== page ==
Each essential. Each dependent on the other.
Susan N. Story is president and CEO of American Water, the largest and most geographically diverse publicly traded U.S. water and wastewater utility company, serving an estimated 15 million people in 47 states and Ontario, Canada. Before joining American Water in 2013, she spent 31 years in the electricity and energy business.
Safe. Clean. Reliable. Affordable.
Whether we are a water, electric, or gas utility, these four characteristics are what our customers, communities, and regulators expect from us.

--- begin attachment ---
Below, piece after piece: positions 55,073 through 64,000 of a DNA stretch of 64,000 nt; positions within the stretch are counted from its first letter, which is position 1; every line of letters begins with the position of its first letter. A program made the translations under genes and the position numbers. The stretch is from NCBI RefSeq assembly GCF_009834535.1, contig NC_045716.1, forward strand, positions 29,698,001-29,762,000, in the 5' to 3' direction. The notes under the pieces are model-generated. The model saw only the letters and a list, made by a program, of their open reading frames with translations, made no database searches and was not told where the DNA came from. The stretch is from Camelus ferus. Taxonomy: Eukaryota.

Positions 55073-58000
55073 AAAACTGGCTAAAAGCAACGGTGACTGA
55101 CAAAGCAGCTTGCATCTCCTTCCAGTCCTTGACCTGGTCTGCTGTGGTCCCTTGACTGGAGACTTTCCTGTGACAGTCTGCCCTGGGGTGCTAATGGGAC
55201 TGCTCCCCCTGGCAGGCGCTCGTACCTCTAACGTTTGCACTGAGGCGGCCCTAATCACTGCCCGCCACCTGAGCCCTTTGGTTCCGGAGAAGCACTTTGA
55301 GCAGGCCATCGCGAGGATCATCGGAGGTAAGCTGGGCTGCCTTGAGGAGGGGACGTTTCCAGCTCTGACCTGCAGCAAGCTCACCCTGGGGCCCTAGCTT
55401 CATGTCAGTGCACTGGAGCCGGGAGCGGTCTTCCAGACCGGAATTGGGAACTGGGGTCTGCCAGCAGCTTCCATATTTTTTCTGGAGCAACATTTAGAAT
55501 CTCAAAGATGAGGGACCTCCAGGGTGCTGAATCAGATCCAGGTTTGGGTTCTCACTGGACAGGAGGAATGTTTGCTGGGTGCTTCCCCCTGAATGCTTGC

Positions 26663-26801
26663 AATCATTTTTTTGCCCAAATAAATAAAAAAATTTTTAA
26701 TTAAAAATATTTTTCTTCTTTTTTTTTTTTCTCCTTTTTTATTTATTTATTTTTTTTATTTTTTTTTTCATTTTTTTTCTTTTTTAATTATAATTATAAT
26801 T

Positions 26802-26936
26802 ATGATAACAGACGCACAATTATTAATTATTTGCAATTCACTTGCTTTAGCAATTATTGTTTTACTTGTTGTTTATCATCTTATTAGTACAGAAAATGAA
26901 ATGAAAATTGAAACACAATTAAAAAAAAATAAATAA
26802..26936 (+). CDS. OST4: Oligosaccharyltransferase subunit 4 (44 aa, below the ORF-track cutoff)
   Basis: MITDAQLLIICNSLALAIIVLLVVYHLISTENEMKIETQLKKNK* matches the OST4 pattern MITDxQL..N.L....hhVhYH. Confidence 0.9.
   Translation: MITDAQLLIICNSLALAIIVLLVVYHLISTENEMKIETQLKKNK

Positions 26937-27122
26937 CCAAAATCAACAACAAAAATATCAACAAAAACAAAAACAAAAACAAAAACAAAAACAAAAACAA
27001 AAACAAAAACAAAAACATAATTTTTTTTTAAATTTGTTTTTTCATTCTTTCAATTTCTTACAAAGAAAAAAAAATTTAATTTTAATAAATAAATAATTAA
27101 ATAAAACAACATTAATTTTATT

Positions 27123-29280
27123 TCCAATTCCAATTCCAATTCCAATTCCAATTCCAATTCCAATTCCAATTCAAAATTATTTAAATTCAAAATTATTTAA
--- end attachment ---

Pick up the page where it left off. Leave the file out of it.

We know that energy use affects how water utilities provide essential services to our customers and how much those services cost. Yet the reverse also is true. Energy cannot be produced without sustainable water supplies, whether we are generating electricity or producing natural gas.
According to the EPA, every sector of the U.S. economy is influenced by water. Energy production, water supply, and food production together account for over 94 percent of water withdrawals from groundwater, streams, rivers, and lakes in the United States. Water and energy are interdependent. Water is required for the energy generation process, and energy is necessary for water and wastewater services.
Consider water's role in energy, and vice versa: